Back at it

I had to take a few days (ok, a week and a half) off because I was getting too stressed about this whole thing. Also, I was sick, but that’s just a convenient coincidence. The sick allowed me to feel fine with the not working. Sick allowed me to forgive myself for not punishing myself for my laziness and fragility (as demonstrated by the panicking). Sick sucks, but it was exactly what I needed.

Now that I’m fewer than 100 days from the test and home from a weekend with my family for a wedding, it’s time to get back at it. It’s time to get back to work and get things done.

I think I’m going to give myself the rest of this week to finish re-reading and highlighting my Logical Reasoning book, then get back to the preptests. I’ll finish the last two or three of the really old ones (1990s tests) I bought earlier this year, then move on to the much newer ones I bought last week, which i think also include the Comparative Reading section.

I can do this. I can do this. I can do this.

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Going Home

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Last week my husband was out of town for work, so I took the kids to visit my parents for a couple days. There’s more to this story, but this site is about the journey to law school (I hope) so I’ll leave out most of those pieces. I’ll just say that we stayed busy the whole time, with over nine hours of the two-day trip spent in the car. By the time we got back late Wednesday night, my whole body was sore, most of all my tailbone.

I brought a notebook of notes from my book with me, but was only able to look at it for about ten minutes while we were at my parents’ place. Thursday I was still alone with the kids all day and was still so exhausted from traveling that I didn’t get any studying done after they went to bed. Friday I spent with my husband since he’d been gone for four days, then fell asleep almost as soon as the kids were asleep.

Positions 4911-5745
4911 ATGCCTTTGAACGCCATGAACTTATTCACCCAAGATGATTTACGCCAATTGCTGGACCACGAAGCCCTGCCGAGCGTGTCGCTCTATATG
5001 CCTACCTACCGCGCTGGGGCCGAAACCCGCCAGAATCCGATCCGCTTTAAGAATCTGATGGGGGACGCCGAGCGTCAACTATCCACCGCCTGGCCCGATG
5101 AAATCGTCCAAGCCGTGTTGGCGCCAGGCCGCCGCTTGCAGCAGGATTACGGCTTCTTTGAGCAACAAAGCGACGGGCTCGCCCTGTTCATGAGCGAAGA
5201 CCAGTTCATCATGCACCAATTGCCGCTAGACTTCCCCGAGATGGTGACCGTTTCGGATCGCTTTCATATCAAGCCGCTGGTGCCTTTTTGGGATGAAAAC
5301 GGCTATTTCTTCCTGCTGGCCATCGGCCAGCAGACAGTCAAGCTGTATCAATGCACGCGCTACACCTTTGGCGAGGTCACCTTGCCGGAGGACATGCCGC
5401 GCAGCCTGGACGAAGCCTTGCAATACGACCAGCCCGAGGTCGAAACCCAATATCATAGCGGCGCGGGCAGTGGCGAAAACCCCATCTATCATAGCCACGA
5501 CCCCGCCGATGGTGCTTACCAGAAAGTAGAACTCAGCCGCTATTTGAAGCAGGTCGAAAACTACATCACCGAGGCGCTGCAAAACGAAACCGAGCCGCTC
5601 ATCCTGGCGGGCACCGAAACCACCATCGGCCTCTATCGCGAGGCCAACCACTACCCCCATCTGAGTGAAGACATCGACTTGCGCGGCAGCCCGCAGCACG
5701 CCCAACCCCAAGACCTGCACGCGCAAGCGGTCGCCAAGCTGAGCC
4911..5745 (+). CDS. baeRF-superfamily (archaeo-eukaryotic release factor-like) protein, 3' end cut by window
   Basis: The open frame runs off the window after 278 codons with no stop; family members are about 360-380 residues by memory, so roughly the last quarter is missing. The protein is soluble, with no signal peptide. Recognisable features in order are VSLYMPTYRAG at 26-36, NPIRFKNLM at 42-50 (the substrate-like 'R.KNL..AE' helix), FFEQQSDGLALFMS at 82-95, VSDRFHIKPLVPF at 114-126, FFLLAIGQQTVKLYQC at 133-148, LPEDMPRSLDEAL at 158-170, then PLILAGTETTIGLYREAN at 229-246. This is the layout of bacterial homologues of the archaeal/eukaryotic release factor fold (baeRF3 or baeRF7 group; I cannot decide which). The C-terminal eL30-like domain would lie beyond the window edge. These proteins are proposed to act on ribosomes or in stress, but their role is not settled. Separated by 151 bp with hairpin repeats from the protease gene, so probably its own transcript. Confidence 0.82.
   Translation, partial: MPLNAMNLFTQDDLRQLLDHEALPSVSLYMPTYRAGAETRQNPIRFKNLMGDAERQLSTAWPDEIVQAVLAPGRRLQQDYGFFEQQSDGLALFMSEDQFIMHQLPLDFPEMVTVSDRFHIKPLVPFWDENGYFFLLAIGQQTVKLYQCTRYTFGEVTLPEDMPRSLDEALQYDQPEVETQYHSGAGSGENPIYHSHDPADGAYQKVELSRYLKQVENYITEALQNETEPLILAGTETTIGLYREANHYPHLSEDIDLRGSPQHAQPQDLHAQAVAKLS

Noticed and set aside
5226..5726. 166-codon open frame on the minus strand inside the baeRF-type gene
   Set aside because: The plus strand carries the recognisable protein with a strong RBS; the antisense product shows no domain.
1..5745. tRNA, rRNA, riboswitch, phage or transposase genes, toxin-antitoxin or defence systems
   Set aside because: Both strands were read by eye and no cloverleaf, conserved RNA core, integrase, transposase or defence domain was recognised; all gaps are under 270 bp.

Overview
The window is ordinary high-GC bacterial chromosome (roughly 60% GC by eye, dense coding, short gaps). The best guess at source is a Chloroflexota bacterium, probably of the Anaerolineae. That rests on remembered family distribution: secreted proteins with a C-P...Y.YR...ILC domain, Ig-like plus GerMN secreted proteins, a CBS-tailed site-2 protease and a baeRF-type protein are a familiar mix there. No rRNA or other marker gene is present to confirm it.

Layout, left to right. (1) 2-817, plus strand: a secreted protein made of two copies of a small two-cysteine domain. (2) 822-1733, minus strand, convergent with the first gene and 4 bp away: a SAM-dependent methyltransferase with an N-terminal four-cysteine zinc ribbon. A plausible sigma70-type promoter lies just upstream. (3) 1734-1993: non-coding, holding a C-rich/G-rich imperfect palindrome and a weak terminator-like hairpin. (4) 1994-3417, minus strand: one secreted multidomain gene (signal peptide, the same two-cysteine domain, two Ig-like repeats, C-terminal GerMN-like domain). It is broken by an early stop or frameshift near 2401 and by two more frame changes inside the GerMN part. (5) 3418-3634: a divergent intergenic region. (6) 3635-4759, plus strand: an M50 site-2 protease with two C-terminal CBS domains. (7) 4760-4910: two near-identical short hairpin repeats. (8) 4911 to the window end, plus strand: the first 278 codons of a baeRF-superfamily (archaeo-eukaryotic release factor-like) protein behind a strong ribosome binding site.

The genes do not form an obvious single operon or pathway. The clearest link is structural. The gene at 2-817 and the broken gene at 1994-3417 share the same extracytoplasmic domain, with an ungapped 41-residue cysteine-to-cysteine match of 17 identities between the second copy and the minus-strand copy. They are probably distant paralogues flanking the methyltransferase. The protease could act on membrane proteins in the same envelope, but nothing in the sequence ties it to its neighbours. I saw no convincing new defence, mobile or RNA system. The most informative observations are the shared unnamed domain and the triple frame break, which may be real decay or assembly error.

Saturday I was feeling better so I went to the library to get some studying done and learned the hard way that I can’t take five days off of studying. I did a little review, read some new material, then did a practice “game” set and got every single question wrong. I’d forgotten so much that I felt like I was guessing. I kind of remembered some things, but it turns out I haven’t drilled this stuff enough yet to have it deeply enough ingrained to overcome gaps in studying.

Now we know. So this morning I got some more studying done, read ahead, then took the kids to the museum (1). Tonight after dinner, I’m planning to get a little more studying in, with the idea that I’ll finish the book tonight or tomorrow and take another full practice test after work tomorrow to get a new score. Hopefully I’ll improve from my initial 156.

(1) I cannot recommend the museum enough! Our kids are two years old and will-be-one-next-week and it was fabulous. There’s a lot of NO TOUCHING, but enough “pwitty!” things to keep them distracted.

First Books